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Delphinidae

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Title: Delphinidae  
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Subject: Cetacea, Dolphin, Killer whale, Ungulate, Marine mammal, Animal echolocation, HMS Grampus, Bottlenose dolphin, White-beaked dolphin, Sperm whale
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Delphinidae

Oceanic dolphin
Temporal range: Late Oligocene–Recent
Pacific white-sided dolphins
Scientific classification
Kingdom: Animalia
Phylum: Chordata
Class: Mammalia
Order: Cetacea
Suborder: Odontoceti
Superfamily: Delphinoidea
Family: Delphinidae
Gray, 1821
Genera

See text.

Oceanic dolphins are members of the cetacean family Delphinidae. These marine mammals are related to whales and porpoises. They are found worldwide, mostly in the shallower seas of the continental shelves. As the name implies, these dolphins tend to be found in the open seas, unlike the river dolphins, although a few species such as the Irrawaddy dolphin are coastal or riverine.

Six of the larger species in the Delphinidae, the killer whale (orca), pilot (long-finned and short-finned), melon-headed, pygmy killer and false killer whales, are commonly called whales, rather than dolphins; they are also sometimes collectively known as "blackfish".

Characteristics

The Delphinidae are the most diverse of the cetacean families, with numerous variations between species. They range in size from 1.2 metres (3.9 ft) and 40 kilograms (88 lb) (Haviside's dolphin), to 9 metres (30 ft) and 10 tonnes (orca). Most species weigh between approximately 50 and 200 kilograms (110 and 440 lb). They typically have curved dorsal fins, clear 'beaks' at the front of their heads, and forehead melons, although exceptions to all of these rules are found. They have a wide range of colors and patterns.[1]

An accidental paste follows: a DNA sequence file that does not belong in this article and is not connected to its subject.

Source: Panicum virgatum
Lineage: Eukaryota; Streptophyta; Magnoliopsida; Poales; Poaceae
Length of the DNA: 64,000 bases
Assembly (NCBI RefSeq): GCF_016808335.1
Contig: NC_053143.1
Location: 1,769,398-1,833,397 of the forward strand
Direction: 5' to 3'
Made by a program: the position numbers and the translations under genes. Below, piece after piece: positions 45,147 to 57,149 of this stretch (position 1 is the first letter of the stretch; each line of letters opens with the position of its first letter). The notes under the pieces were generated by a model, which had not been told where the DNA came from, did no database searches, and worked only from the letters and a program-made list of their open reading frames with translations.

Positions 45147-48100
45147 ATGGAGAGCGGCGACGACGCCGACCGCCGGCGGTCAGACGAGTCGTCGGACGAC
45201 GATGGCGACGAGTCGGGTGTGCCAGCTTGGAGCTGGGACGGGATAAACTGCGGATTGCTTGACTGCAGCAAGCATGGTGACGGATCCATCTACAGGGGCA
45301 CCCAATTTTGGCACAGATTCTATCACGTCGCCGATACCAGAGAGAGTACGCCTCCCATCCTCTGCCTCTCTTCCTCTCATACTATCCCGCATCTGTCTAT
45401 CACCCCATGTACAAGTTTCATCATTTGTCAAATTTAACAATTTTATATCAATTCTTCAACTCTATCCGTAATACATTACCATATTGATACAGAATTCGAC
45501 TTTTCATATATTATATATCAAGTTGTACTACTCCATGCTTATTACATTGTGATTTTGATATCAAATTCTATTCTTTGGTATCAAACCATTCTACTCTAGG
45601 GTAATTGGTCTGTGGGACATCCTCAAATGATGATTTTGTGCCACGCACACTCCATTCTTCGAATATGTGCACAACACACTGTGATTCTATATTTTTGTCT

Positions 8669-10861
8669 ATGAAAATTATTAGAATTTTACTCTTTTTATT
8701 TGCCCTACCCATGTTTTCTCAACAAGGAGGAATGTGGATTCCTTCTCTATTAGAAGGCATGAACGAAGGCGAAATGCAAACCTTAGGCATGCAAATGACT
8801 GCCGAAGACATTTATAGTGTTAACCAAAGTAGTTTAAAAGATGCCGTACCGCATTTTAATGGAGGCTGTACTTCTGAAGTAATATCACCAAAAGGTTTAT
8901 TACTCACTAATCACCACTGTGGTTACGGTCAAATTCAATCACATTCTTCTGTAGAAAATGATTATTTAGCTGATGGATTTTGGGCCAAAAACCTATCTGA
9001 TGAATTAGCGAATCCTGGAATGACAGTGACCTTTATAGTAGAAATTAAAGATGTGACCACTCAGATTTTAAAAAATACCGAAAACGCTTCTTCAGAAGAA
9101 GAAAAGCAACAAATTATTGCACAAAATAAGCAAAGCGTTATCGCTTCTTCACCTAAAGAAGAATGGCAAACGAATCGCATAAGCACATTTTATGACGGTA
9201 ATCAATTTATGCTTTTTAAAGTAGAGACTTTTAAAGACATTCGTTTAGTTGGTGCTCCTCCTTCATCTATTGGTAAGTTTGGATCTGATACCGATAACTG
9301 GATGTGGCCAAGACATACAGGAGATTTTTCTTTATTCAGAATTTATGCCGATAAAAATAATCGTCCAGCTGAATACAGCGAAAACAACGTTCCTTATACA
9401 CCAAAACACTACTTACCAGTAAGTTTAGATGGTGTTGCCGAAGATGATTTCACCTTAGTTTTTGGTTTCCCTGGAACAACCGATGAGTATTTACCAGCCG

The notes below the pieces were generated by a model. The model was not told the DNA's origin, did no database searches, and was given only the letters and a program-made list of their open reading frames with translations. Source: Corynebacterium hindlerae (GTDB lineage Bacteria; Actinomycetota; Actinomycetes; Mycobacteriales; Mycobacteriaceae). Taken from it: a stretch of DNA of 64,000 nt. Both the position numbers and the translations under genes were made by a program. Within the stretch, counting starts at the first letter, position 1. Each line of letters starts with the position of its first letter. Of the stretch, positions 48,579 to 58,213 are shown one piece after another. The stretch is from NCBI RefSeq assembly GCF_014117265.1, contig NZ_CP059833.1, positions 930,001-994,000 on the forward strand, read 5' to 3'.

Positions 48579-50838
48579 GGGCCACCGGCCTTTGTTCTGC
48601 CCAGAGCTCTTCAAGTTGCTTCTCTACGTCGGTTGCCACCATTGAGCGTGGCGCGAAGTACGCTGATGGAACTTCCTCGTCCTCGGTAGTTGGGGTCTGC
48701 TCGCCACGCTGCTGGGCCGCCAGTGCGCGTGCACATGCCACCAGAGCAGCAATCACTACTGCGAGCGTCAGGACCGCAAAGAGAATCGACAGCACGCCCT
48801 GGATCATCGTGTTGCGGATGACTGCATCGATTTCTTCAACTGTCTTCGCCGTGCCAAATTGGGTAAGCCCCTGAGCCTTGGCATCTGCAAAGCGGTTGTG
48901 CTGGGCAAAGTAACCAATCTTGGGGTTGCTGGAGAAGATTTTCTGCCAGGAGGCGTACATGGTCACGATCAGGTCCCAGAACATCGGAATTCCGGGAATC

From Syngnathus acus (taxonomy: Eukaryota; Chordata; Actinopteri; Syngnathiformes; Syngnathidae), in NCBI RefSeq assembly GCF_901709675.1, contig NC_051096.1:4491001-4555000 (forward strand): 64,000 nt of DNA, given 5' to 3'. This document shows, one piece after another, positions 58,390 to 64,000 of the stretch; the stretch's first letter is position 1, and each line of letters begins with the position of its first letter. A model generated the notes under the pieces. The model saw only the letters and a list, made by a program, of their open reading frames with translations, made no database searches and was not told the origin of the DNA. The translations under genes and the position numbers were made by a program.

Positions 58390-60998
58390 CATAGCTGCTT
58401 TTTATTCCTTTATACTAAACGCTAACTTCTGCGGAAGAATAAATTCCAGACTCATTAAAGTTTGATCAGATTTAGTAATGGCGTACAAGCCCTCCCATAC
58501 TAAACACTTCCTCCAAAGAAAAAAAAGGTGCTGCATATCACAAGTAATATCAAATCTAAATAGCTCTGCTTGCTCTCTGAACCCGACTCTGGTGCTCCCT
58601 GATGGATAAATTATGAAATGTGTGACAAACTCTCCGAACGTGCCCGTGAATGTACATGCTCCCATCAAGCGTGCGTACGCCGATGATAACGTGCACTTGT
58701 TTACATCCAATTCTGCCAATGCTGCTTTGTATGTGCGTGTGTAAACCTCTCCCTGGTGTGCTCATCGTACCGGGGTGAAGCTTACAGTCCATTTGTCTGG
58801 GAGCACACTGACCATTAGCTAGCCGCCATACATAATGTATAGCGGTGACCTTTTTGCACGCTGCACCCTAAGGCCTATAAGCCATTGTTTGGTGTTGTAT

Most delphinids primarily eat fish, along with a smaller number of squid and small crustaceans, but some species specialise in eating squid, or, in the case of the orca, also eat marine mammals and birds. All, however, are purely carnivorous. They typically have between 100 and 200 teeth, although a few species have considerably fewer.

Delphinids travel in large pods, which may number a thousand individuals in some species. Each pod forages over a range of a few dozen to a few hundred square miles. Some pods have a loose social structure, with individuals frequently joining or leaving, but others seem to be more permanent, perhaps dominated by a male and a 'harem' of females.[1] Individuals communicate by sound, producing low-frequency whistles, and also produce high-frequency broadband clicks of 80-220 kHz, which are primarily used for echolocation. Gestation lasts from 10 to 12 months, and results in the birth of a single calf.

Taxonomy

Recent molecular analyses indicate that several delphinid genera (especially Stenella and Lagenorhynchus) are not monophyletic as currently recognized. Thus, significant taxonomic revisions within the family are likely.

References

  • May-Collado, L., Agnarsson, I. (2006). Cytochrome b and Bayesian inference of whale phylogeny. Molecular Phylogenetics and Evolution 38, 344-354.
  • Site sur les differents orques et leur mode de reproduction évitant la consanguinité. (French)
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